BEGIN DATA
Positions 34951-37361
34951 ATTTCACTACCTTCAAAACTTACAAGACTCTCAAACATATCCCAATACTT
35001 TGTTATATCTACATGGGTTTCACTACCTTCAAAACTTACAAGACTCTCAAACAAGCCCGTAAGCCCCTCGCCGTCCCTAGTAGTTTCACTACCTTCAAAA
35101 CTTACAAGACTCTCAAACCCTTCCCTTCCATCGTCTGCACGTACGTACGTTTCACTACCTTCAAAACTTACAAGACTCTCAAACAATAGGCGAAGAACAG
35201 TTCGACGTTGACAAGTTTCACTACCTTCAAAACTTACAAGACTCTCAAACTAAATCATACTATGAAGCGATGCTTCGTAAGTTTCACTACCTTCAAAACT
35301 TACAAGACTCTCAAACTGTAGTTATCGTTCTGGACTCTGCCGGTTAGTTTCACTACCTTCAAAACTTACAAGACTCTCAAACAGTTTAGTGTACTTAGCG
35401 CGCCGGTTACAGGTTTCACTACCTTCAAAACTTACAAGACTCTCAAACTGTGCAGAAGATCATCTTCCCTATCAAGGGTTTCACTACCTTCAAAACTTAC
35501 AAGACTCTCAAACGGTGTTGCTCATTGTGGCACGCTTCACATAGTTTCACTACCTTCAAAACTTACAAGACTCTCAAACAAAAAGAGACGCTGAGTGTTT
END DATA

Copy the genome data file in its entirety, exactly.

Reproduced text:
Positions 34951-37361
34951 ATTTCACTACCTTCAAAACTTACAAGACTCTCAAACATATCCCAATACTT
35001 TGTTATATCTACATGGGTTTCACTACCTTCAAAACTTACAAGACTCTCAAACAAGCCCGTAAGCCCCTCGCCGTCCCTAGTAGTTTCACTACCTTCAAAA
35101 CTTACAAGACTCTCAAACCCTTCCCTTCCATCGTCTGCACGTACGTACGTTTCACTACCTTCAAAACTTACAAGACTCTCAAACAATAGGCGAAGAACAG
35201 TTCGACGTTGACAAGTTTCACTACCTTCAAAACTTACAAGACTCTCAAACTAAATCATACTATGAAGCGATGCTTCGTAAGTTTCACTACCTTCAAAACT
35301 TACAAGACTCTCAAACTGTAGTTATCGTTCTGGACTCTGCCGGTTAGTTTCACTACCTTCAAAACTTACAAGACTCTCAAACAGTTTAGTGTACTTAGCG
35401 CGCCGGTTACAGGTTTCACTACCTTCAAAACTTACAAGACTCTCAAACTGTGCAGAAGATCATCTTCCCTATCAAGGGTTTCACTACCTTCAAAACTTAC
35501 AAGACTCTCAAACGGTGTTGCTCATTGTGGCACGCTTCACATAGTTTCACTACCTTCAAAACTTACAAGACTCTCAAACAAAAAGAGACGCTGAGTGTTT